US: First African-American woman to be ordained as rabbi
Born in a Christian home, Alysa Stanton converted to Judaism when she was 20 and will be ordained as a Reform rabbi in two weeks. 'It's difficult paving new ground,' she told ABC news, 'and although I'm honored and in awe that God has given me this responsibility, it's one that I do not take lightly'
WASHINGTON – Alysa Stanton, 45, is set to become the first female African-American rabbi. She will be ordained at the Reform Movement's Hebrew Union College-Jewish Institute of Religion in Cincinnati in two weeks.
Stanton, a single-mother to a 14-year-old adopted daughter, will be ordained alongside 29 women and 13 men at the college, who has been ordaining rabbis for 134 years.
"Ten years ago, if someone said I was going to be a rabbi, I would have laughed," Stanton, told ABC news. "Me, a spiritual leader?"
Stanton started studying to become a rabbi in 2002 in Jerusalem and completed her training in Cincinnati Ohio.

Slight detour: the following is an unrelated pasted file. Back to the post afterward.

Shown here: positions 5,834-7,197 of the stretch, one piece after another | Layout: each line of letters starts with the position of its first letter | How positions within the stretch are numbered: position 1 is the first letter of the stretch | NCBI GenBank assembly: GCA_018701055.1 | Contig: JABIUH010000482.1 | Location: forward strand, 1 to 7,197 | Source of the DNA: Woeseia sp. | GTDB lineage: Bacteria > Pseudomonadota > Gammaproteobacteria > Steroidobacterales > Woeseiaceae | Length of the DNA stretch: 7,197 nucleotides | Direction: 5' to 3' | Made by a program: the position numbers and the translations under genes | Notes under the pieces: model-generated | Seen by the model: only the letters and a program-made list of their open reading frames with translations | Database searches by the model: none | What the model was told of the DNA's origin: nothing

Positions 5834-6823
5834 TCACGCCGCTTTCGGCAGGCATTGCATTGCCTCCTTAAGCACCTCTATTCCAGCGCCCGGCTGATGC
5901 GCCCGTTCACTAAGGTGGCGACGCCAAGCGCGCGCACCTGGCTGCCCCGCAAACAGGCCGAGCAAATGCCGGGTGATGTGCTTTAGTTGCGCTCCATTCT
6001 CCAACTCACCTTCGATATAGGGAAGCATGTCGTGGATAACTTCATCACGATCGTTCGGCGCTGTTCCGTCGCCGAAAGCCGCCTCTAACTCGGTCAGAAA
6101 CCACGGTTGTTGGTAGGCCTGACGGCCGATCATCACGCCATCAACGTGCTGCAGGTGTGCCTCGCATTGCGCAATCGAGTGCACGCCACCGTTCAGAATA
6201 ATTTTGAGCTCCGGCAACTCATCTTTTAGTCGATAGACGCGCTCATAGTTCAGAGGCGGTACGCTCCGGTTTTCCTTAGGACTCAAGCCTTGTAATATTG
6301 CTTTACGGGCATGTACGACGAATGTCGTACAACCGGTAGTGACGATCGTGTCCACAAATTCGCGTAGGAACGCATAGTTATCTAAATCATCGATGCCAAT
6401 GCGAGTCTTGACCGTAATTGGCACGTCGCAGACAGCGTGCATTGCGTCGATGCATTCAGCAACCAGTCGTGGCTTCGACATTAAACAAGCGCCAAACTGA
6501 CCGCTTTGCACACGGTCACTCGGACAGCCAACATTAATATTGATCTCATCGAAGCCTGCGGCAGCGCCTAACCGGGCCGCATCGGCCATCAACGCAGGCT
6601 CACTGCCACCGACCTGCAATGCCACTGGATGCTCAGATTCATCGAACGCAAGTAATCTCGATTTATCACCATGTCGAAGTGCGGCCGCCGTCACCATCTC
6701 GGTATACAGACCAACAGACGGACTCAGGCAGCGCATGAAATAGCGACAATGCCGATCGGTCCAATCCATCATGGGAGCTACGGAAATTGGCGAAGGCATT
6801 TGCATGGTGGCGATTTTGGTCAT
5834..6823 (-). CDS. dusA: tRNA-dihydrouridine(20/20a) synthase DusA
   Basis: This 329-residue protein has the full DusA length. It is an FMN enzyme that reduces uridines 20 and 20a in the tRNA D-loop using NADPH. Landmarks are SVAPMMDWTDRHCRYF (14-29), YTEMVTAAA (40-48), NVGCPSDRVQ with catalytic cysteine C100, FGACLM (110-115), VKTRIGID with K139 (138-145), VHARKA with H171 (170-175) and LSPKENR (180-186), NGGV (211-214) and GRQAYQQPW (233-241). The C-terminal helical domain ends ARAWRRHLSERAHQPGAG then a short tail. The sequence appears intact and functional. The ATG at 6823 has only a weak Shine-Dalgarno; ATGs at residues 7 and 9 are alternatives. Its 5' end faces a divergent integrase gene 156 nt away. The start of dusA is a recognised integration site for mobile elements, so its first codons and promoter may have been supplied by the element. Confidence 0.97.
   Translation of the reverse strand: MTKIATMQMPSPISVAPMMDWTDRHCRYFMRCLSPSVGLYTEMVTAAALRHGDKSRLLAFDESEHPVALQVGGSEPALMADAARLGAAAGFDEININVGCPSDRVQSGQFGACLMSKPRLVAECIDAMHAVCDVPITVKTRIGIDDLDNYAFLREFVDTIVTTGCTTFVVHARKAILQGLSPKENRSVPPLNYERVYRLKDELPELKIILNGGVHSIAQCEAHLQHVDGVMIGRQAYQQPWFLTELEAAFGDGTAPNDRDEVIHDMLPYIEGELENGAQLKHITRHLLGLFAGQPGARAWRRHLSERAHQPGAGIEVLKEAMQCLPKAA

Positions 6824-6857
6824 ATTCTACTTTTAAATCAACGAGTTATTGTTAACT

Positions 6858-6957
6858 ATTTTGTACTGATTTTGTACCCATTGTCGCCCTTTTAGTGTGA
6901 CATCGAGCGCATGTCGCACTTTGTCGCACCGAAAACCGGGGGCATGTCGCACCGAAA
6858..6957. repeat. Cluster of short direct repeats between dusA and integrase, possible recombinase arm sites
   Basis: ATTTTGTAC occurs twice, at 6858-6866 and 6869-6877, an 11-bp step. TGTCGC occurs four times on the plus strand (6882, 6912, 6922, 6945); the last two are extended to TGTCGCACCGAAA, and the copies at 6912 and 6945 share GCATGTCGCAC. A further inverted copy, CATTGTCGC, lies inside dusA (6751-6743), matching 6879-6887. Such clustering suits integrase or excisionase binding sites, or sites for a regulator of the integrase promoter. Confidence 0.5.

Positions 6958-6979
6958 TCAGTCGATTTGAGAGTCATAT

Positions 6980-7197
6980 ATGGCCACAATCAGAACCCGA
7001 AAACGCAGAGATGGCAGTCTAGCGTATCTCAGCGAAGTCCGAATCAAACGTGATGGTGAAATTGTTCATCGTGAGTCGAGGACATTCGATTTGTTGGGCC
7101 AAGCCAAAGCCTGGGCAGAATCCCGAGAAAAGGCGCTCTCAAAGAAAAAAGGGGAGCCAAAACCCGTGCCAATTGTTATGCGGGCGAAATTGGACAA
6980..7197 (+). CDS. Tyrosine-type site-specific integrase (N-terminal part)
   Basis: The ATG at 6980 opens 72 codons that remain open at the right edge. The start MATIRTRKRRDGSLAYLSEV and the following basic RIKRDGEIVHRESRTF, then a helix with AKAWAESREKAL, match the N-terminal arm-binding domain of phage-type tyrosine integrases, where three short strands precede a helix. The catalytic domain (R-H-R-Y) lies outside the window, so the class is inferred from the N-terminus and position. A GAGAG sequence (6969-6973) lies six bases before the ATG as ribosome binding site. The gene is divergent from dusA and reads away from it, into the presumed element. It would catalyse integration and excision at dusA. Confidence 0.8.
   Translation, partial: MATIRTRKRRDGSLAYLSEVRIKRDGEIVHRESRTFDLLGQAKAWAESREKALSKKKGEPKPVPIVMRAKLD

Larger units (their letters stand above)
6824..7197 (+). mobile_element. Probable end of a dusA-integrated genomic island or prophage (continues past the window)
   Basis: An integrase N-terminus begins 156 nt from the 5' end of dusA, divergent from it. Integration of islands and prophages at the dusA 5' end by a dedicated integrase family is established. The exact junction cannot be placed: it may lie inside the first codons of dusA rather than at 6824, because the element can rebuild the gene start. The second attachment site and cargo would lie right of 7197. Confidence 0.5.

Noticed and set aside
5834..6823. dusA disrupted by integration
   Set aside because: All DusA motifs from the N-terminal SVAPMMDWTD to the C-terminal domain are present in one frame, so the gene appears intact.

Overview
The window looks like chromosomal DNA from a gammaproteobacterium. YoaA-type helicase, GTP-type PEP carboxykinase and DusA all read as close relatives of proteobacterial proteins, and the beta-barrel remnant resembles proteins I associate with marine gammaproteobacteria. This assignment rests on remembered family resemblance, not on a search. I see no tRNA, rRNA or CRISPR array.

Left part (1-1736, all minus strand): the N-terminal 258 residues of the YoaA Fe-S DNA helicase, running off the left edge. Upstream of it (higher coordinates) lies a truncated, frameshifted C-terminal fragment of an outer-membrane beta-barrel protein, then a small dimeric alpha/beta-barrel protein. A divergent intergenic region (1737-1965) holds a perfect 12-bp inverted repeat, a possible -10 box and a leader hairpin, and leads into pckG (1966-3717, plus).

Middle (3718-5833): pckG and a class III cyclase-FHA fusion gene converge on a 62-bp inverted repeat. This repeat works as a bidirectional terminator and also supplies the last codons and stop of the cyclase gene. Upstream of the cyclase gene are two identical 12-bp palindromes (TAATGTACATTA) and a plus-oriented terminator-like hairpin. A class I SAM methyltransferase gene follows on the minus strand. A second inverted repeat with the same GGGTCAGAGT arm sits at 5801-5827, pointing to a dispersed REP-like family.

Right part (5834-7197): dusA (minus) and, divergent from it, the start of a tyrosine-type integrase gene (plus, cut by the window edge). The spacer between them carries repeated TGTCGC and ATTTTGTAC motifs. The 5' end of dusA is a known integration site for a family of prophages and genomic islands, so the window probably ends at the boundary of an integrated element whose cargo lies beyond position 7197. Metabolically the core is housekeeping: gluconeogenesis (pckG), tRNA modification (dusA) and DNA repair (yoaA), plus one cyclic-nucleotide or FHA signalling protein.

In August Stanton will arrive in Greenville, North Carolina, where she will take office as the spiritual leaders of the Bayt Shalom Congregation, which is both Conservative and Reform and serves 53 local families.
The rabbi-to-be said she was not worried that her skin color might become a problem for the new congregation. "There's an adjustment period for any rabbi when they go to a new congregation," Stanton told ABC. "I am not anticipating that race will be a factor in their adjustment.
"It's difficult paving new ground," she added. "It's difficult being a first of anything, and although I'm honored and in awe that God has given me this responsibility, it's one that I do not take lightly."
Stanton, who was raised in a Christian home, started showing interest in other religions when she was nine, and decided to convert to Judaism at the age of 20.
"Most people convert because they're marrying or dating someone who is Jewish or for another reason other than just picking that spiritual path," Stanton told ABC. "I did so because it was the path for me," she said. "Not only from a religious standpoint but from an ethical and social and communal standpoint, it was important to me."